When we think about sexual behaviour in the workplace, it's easy to conjure up the Christmas-party fling or the clandestine affair; or, if we're in a more sober mood, we might turn to the topic of sexual harassment. Harassment and office romance are also the focus of most of the research in this area. Yet workplace sexual behaviour comes in many flavours, according to a new paper by Marla Baskerville Watkins and colleagues.
The article is interested in how the workplace contains sexual performances, meaning the act of presenting yourself to others in a way that includes a sexual component. Just like a pop concert or piece of theatre, an effective performance is something that has value for its intended audience. The value of a sexual performance can be implicit - such as when a flirtation promises the possibility of something more - but can also be self-contained, such as a flirtation enjoyed simply because flirtation is enjoyable.
The authors emphasise that while some performances snowball into torrid affairs, the vast majority may just bubble along as the froth on top of everyday social interactions. Their purpose, Watkins argues, is ingratiation – getting another party on-side. But the purpose and methods may be quite different for men and women. Women's sexual resources have a high value, so common performances involve emphasising these by adjusting dress and other aspects of appearance. Meanwhile, men tend to enact sexual performance through chivalry and giving favours. Both men and women tend to use a third type of performance, other-enhancing, which involves compliments and raising the status of the other party.
Watkins and her co-authors suggest the general male goal is to maximise the exchange of sexual performances – flirt for the chance of more flirting - whereas women act more tactically to redress power imbalance. For instance, women working in highly masculine industries adopt more instrumental forms of sexuality.
But sexual performances aren't a fail-safe strategy. The existing literature on workplace ingratiation shows how behaviours perceived as excessive and insincere end up hurting the performer's status. Here, this may involve being pigeonholed as 'that kind of girl', or for a particularly clumsy man, spill over into harassing behaviour. The paper argues that we shouldn't act as though sexual behaviour in the workplace is binary – you're not doing it or you are doing it wrong – but that there is a continuum of unremarkable behaviour filling in the gaps. A woman judged for being a sexual operator may only be magnifying what her co-workers – women and men – are already doing in moderation.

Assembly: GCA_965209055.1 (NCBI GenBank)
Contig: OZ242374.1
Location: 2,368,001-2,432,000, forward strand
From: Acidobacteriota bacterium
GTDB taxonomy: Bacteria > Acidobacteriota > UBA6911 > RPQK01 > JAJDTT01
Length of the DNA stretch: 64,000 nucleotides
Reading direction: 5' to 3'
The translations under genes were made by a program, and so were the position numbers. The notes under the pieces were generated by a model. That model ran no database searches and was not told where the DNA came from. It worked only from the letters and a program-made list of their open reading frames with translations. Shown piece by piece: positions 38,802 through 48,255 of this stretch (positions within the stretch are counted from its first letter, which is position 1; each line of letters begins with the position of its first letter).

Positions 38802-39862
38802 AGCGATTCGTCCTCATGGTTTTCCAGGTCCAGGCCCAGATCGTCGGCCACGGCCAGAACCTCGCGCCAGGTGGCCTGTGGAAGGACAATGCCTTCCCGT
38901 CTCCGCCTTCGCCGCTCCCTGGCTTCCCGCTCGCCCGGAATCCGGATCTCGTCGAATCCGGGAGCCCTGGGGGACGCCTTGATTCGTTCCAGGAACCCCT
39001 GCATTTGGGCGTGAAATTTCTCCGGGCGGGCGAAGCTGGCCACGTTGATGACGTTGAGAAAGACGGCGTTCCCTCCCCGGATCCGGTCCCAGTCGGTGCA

The authors are aware that their analysis is heteronormative – that is, it focuses on heterosexual norms and interactions – and point out that sadly in many environments sexual performance towards people of the same gender is tacitly or actively discouraged, meaning that it is fairly invisible in the literature and would benefit from more active research.
There may be a benefit to sexual energy at work, and in any case it would be hard to eliminate it entirely: “the reality is that humans are sexual beings and that simply joining an organization does not magically extinguish their desire to express their sexuality.” Rather than taking a zero-tolerance approach, Watkins instead recommends ruling only on behaviours that are clearly out of bounds and letting local culture and individual judgment sort out the subtleties.
Hearn, J., & Parkin, W. (1995). Sex at work: The power and paradox of organization sexuality. New York: St. Martin’s Press.